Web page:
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Thoughts and Prayers revisited (February 23, 2018)

In October, I wrote a column about thoughts and prayers, in which I suggested that if you’re going to say that you are praying, you really ought to be praying.

Today, I want to say something different. It has become increasingly obvious that “thoughts and prayers” are not nearly enough. It’s not enough to pray. I am grateful to those students of Marjory Stoneman Douglas High School in Parkland, Florida, who are saying this with an inspiring passion and a holy anger. Thoughts and prayers won’t fix the problem. It’s time for action.

Miroslav Volf, founder and director of the Yale Center for Faith & Culture, agrees. “There is something deeply hypocritical,” he says, “about praying for a problem you’re unwilling to resolve.”

These courageous, inspiring, angry young people are speaking with a gospel voice. They stand against a rampant evil in their country, an evil which has affected their lives for as long as they live.

This evil is not a passive thing. It has recruited thousands of co–conspirators who are busy trying to discredit these courageous young people. “They’re just kids. What do they know?” Or tweeting and re–tweeting false reports with cyber–bots. Or falsely identifying some of these young people as “tragedy actors”. Make no mistake. Evil is alive in our world, and there are thousands of people who are willing to work with that evil to secure their own power and prestige and influence.

Thankfully, these young people continue to speak out. As Emma Gonzalez repeated again and again the day after the horrific massacre, “We call BS” on anyone and anything which tries to say this wasn’t the fault of the gun lobby, “We call BS” on those politicians who feather their nest and seek re–election with the help of the NRA, “We call BS” on anyone who gets in the way of gun reform.

Thoughts and prayers are not enough. But there are some courageous words spoken in the wake of this tragedy which may inspire further action.

I was struck deeply by the opening prayer offered by Rabbi Joe Black at the Colorado State House in the aftermath of the tragedy. It is a powerful lament which speak with brutal honesty about our failure.

“Our God and God of all people; God of the rich and God of the poor; God of the teacher and God of the student; God of the families who wait in horror; God of the dispatcher who hears screams of terror from under bloodied desks; God of the first responder who bravely creeps through ravaged hallways; God of the doctor who treats the wounded; God of the rabbi, pastor, imam or priest who seeks words of comfort but comes up empty; God of the young boy who sees his classmates die in front of him; God of the weeping, raging, inconsolable mother who screams at the sight of her child’s lifeless body; God of the shattered communities torn apart by senseless violence; God of the legislators paralyzed by fear, partisanship, money and undue influence; God of the Right; God of the Left.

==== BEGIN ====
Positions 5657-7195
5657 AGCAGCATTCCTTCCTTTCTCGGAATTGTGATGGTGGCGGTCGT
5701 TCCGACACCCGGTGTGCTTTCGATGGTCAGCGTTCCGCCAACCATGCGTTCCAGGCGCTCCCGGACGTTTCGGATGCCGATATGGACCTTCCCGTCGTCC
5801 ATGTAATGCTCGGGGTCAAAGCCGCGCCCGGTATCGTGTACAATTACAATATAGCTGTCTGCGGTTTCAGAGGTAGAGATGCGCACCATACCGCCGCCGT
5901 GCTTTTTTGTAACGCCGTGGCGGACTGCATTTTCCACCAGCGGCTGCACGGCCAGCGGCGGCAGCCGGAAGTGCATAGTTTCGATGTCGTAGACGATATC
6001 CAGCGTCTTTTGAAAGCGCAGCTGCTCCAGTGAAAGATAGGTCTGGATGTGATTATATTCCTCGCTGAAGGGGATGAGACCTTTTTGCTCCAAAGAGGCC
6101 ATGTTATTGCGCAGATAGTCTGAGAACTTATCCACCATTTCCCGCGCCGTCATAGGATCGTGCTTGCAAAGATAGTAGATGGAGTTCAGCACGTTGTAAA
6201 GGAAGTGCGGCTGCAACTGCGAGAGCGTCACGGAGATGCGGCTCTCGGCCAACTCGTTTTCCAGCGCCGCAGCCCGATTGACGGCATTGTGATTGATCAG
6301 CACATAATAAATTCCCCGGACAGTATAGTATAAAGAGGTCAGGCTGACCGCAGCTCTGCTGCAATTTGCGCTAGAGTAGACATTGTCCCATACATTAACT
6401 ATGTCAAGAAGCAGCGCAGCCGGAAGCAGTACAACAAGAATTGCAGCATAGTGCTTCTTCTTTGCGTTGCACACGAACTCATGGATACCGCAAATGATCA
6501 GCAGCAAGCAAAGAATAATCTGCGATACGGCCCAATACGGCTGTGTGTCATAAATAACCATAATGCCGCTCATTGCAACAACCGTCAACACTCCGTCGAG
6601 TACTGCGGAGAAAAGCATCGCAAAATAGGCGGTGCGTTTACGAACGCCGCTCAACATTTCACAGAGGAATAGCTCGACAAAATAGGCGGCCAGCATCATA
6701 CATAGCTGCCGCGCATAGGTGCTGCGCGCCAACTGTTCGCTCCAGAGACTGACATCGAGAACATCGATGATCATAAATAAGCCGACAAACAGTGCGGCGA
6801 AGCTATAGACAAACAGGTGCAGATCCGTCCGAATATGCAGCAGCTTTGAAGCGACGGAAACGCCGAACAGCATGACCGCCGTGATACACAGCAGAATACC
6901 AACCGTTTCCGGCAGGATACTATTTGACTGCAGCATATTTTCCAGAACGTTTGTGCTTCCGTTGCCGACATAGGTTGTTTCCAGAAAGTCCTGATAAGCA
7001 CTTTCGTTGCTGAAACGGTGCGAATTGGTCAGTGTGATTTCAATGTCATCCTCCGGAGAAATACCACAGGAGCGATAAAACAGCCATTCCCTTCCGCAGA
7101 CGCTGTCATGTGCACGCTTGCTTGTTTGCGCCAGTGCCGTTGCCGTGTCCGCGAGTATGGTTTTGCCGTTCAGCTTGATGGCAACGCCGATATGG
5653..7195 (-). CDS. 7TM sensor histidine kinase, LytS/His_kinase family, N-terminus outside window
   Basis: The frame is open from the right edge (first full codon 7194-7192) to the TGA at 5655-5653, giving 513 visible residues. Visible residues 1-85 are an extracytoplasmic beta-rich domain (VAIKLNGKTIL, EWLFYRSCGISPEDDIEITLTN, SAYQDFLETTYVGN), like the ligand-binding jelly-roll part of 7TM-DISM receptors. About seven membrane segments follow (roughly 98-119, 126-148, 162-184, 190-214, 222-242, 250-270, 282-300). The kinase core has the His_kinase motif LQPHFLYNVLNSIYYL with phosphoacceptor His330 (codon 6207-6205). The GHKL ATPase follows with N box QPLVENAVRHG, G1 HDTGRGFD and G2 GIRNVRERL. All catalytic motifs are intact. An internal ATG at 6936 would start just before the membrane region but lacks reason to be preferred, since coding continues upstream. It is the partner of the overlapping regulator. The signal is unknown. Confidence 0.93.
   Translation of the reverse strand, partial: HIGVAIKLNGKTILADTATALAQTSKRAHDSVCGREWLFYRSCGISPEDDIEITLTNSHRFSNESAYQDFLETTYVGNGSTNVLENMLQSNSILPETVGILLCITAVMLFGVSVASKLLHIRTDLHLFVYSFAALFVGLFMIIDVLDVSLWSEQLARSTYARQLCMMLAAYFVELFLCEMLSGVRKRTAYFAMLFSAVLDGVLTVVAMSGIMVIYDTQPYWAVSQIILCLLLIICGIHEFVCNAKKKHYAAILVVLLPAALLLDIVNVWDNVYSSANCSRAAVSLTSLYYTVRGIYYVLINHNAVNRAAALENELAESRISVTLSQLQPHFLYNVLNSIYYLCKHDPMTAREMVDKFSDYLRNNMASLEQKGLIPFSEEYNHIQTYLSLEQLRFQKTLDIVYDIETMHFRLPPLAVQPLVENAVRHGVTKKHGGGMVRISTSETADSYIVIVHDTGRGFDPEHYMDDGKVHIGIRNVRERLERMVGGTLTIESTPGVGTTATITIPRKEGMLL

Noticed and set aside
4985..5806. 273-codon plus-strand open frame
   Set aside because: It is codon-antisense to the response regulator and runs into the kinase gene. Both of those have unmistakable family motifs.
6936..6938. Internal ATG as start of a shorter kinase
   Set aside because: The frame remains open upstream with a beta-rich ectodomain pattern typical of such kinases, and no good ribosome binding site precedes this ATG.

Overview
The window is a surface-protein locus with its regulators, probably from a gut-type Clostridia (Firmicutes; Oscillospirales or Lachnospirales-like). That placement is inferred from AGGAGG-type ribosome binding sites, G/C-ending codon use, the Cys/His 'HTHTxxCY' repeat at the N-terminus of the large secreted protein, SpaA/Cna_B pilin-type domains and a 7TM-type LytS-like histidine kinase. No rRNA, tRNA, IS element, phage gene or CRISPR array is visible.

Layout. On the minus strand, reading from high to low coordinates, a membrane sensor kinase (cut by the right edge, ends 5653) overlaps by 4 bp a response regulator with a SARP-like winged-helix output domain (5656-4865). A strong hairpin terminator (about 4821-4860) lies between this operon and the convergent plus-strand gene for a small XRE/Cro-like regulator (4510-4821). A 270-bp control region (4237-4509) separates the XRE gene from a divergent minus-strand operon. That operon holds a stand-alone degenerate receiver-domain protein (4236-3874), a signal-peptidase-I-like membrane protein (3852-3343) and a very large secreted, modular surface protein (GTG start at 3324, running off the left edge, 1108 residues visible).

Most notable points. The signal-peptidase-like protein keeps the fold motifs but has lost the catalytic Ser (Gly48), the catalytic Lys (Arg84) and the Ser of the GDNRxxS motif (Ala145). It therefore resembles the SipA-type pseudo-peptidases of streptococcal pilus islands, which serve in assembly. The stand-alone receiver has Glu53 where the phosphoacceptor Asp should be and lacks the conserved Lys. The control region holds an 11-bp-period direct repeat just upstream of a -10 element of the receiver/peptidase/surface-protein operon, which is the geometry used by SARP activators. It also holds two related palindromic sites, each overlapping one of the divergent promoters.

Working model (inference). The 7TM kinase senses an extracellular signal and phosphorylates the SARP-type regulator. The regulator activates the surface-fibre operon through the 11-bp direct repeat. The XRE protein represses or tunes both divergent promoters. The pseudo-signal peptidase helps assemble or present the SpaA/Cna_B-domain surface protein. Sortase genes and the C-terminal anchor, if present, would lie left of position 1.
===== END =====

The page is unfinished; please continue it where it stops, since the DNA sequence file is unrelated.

“God who hears our prayers. God who does not answer.

“On this tragic day when we confront the aftermath of the 18th School shooting in our nation on the 46th day of this year, I do not feel like praying.

“Our prayers have not stopped the bullets. Our prayers have changed nothing.

“Once again, a disturbed man with easy access to guns has squinted through the sights of a weapon, aimed, squeezed a trigger and taken out his depraved anger, pain and frustration on innocents: pure souls. Students and teachers. Brothers and sisters. Mothers and fathers- cut down in an instant by the power of hatred and technology.

“We are guilty, O God. We are guilty of inaction. We are guilty of complacency. We are guilty of allowing ourselves to be paralyzed by politics.

“The blood of our children cries out from the ground. The blood of police officers cut down in the line of duty flows through our streets.

“I do not appeal to You on this terrible morning to change us. We can only do that ourselves.

“Our enemies do not come only from far away places. The monsters we fear live among us.

“May those in this room who have the power to to make change find the courage to seek a pathway to sanity and hope.

“May we hold ourselves and our leaders accountable.

“Only then will our prayers be worthy of an answer. Amen.”

This is not just an issue for the USA. It is also our issue. A week ago, there was a shooting in Kerrisdale, one of the toniest neighbourhoods in Vancouver, near two elementary schools. There are shootings in the lower mainland, in Calgary and other major cities in Canada. Violence is all–pervasive, including right here in Cranbrook. No one is immune.

One of the tragic ironies in this story is that a week before the shooting, Parkland was named the 15th safest city in the USA, based on FBI crime statistics. It’s a small city, a little larger than Cranbrook. It has a median income which is 2½ times higher than the national average.

In the midst of the hell of Parkland, a gospel word was spoken by young people who are saying, “Enough is enough. No more! We call BS!” That gospel word is also being translated into gospel acts as these courageous young people organize a National School Walk Out on March 14, and the March for our Lives on March 24.

They’re right. Thoughts and prayers are not enough. It’s time to act. As Edmund Burke said in the 18th century, “The only thing necessary for the triumph of evil is for good people to do nothing.”

Rev. Yme Woensdregt